Isolated lake effect Saturday night, with a clipper system arriving by tomorrow night
Outside of minor lake effect snow, a relatively cold and quiet night is expected across northern Michigan. Temperatures overnight will range from the negative single digits (confined to the E. Upper) to the lower 10s. With the cold air locked in, lake effect snow will continue in isolated spots - generally in the NW Lower and E. Upper. While coverage is limited, areas that experience continuous lake effect will see some accumulation. Farther from the big lakes, skies on the order of partly to mostly cloudy is the story line tonight. With high pressure shifting eastward of the Ohio Valley overnight and low pressure approaching the upper Midwest, winds will shift from the northwest to the southwest.
As winds shift to the southwest on Sunday, lake effect snow will be generally confined to areas west of I-75 in the E. Upper. Once again, accumulations and impacts are expected to remain minimal. Clouds will be more numerous west of I-75 in the N. Lower, with more sunshine east of I-75. Temperatures climb slightly tomorrow, ranging from the upper 10s to lower 20s.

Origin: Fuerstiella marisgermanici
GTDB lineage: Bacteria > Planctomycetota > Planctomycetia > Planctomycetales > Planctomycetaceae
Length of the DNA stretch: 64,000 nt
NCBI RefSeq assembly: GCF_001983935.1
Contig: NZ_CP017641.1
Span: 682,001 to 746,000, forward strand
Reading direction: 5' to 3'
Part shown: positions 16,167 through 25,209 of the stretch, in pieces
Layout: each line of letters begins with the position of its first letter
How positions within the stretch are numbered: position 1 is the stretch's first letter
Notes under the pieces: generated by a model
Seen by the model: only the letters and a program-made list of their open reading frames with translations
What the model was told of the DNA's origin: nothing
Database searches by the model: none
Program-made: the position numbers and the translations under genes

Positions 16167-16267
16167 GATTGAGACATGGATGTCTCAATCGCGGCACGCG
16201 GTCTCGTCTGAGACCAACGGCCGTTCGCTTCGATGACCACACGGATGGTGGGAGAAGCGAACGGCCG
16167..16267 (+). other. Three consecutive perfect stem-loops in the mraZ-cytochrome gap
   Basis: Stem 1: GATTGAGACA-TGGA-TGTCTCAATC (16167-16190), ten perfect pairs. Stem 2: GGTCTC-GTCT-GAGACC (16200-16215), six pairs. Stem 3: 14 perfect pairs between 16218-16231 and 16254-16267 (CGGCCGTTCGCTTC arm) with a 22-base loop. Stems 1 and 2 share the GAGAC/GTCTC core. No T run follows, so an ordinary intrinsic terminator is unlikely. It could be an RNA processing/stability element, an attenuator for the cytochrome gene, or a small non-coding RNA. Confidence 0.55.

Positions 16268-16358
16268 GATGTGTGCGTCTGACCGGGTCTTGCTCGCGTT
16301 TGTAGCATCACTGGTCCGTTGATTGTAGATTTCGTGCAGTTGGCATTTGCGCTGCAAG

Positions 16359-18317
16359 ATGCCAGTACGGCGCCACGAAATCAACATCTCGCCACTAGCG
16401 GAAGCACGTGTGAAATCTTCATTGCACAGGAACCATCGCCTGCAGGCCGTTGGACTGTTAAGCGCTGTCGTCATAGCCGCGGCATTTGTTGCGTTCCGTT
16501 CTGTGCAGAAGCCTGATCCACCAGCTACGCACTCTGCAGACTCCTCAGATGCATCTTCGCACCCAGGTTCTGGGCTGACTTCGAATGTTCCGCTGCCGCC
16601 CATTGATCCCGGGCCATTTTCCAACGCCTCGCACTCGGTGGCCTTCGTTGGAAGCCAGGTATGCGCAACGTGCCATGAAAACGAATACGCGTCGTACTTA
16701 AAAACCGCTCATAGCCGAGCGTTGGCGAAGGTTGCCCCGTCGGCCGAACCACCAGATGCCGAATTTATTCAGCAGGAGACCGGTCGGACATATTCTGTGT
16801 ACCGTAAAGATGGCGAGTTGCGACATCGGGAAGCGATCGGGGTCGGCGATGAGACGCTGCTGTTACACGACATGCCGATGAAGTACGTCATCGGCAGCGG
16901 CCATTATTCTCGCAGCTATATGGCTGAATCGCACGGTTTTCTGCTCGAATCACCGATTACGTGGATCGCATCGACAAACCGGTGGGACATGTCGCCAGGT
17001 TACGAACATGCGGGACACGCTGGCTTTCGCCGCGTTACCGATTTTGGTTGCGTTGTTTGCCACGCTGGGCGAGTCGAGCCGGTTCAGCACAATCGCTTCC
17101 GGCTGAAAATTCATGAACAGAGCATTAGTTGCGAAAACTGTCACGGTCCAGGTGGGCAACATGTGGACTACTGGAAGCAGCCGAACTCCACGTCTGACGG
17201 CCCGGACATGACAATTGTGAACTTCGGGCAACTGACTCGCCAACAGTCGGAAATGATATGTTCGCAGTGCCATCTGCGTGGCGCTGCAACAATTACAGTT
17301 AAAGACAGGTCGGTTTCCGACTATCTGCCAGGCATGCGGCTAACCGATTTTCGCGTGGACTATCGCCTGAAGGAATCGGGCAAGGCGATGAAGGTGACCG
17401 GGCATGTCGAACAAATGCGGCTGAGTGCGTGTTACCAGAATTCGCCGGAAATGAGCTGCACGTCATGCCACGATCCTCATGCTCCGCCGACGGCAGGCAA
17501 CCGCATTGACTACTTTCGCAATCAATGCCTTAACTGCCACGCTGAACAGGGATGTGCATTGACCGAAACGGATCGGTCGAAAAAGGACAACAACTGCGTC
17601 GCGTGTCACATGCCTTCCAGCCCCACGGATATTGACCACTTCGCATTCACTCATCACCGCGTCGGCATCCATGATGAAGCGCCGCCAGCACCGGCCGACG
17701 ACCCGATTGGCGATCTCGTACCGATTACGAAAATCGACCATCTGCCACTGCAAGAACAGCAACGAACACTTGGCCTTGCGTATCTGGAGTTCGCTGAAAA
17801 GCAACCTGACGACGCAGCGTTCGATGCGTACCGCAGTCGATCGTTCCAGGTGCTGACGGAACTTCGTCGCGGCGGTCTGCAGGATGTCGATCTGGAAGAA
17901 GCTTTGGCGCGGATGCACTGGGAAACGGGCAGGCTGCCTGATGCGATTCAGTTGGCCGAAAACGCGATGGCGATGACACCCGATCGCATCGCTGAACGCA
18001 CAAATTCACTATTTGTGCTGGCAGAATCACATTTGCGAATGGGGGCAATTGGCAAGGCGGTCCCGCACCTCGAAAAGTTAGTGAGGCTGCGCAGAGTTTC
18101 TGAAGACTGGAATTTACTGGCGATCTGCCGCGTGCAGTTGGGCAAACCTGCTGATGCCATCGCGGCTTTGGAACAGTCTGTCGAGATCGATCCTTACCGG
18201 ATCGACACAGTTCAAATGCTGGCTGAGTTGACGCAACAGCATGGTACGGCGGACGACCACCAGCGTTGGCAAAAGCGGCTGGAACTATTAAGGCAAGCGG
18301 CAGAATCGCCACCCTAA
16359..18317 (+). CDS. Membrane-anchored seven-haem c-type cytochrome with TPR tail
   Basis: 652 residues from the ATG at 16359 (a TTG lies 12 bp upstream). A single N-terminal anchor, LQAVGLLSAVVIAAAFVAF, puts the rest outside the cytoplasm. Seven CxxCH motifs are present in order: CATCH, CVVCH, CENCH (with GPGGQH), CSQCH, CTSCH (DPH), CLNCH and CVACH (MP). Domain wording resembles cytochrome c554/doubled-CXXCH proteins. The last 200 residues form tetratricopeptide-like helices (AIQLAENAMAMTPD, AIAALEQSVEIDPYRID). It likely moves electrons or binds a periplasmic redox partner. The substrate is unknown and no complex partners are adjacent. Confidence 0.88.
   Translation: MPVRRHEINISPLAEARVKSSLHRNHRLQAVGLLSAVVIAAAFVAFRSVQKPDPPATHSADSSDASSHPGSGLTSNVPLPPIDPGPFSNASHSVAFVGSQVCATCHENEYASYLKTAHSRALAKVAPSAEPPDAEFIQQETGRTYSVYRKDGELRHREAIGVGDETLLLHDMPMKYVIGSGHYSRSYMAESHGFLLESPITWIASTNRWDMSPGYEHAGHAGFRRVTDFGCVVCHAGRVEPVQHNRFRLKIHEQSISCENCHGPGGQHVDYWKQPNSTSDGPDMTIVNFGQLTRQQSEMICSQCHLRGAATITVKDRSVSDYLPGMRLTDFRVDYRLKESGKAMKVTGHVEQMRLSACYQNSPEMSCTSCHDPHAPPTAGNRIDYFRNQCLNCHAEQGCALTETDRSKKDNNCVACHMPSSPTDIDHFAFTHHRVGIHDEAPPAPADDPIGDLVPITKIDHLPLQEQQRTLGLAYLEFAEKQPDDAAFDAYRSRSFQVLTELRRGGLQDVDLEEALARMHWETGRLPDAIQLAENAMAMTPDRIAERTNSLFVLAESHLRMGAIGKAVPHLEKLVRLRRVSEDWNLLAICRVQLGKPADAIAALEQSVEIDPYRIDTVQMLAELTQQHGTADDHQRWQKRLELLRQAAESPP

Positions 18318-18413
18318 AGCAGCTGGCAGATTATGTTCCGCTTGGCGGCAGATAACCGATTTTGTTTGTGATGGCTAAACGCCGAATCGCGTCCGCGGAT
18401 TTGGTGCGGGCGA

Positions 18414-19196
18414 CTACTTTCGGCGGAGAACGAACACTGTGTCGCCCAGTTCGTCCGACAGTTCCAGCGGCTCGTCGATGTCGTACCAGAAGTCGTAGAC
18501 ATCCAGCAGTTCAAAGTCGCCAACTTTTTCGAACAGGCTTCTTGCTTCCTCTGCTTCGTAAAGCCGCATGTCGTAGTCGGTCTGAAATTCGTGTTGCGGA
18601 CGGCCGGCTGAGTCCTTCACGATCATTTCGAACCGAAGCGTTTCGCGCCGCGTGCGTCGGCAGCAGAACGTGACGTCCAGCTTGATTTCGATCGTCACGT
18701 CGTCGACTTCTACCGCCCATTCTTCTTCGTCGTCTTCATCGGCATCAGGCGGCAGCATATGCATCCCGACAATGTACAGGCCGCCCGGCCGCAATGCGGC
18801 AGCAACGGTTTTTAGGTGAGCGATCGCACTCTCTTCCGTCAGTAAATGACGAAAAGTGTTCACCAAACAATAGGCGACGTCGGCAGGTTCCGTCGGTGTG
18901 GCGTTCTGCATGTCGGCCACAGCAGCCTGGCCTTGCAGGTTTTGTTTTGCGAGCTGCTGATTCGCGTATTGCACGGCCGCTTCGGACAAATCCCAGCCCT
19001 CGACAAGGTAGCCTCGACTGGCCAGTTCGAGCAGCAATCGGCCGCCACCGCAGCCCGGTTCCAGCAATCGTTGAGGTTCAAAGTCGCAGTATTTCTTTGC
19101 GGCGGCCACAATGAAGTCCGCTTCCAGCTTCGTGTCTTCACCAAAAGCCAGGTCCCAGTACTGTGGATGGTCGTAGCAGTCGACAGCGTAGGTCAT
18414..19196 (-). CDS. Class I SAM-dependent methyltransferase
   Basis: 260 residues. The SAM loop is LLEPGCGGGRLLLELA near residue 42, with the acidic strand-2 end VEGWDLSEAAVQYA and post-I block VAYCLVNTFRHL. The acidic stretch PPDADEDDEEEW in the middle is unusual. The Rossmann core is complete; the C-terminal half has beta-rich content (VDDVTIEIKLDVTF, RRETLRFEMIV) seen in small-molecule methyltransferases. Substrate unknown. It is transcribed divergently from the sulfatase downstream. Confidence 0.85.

Towards Sunday night and into Monday, a clipper system approaches the Great Lakes, bringing widespread snow to the area. A general light 1-3" of accumulation from the clipper system is anticipated in this time frame, but lake enhancement bands will give isolated spots extra amounts. With winds shifting towards the E-SE by Monday afternoon, places in the NE Lower (and more specifically, the L. Huron shoreline) have the best chance to see lake enhancement boost snow totals. Temperatures on Monday will once again top out in the upper 10s to lower-middle 20s.
Spotty lake effect continues into Tuesday, but broad high pressure over the eastern half of the United States builds on Wednesday. This will end the lake effect, and help moderate temperatures throughout the rest of the week. It appears that many places approach or rise above freezing (32°) by Friday.
-Meteorologist Blake Hansen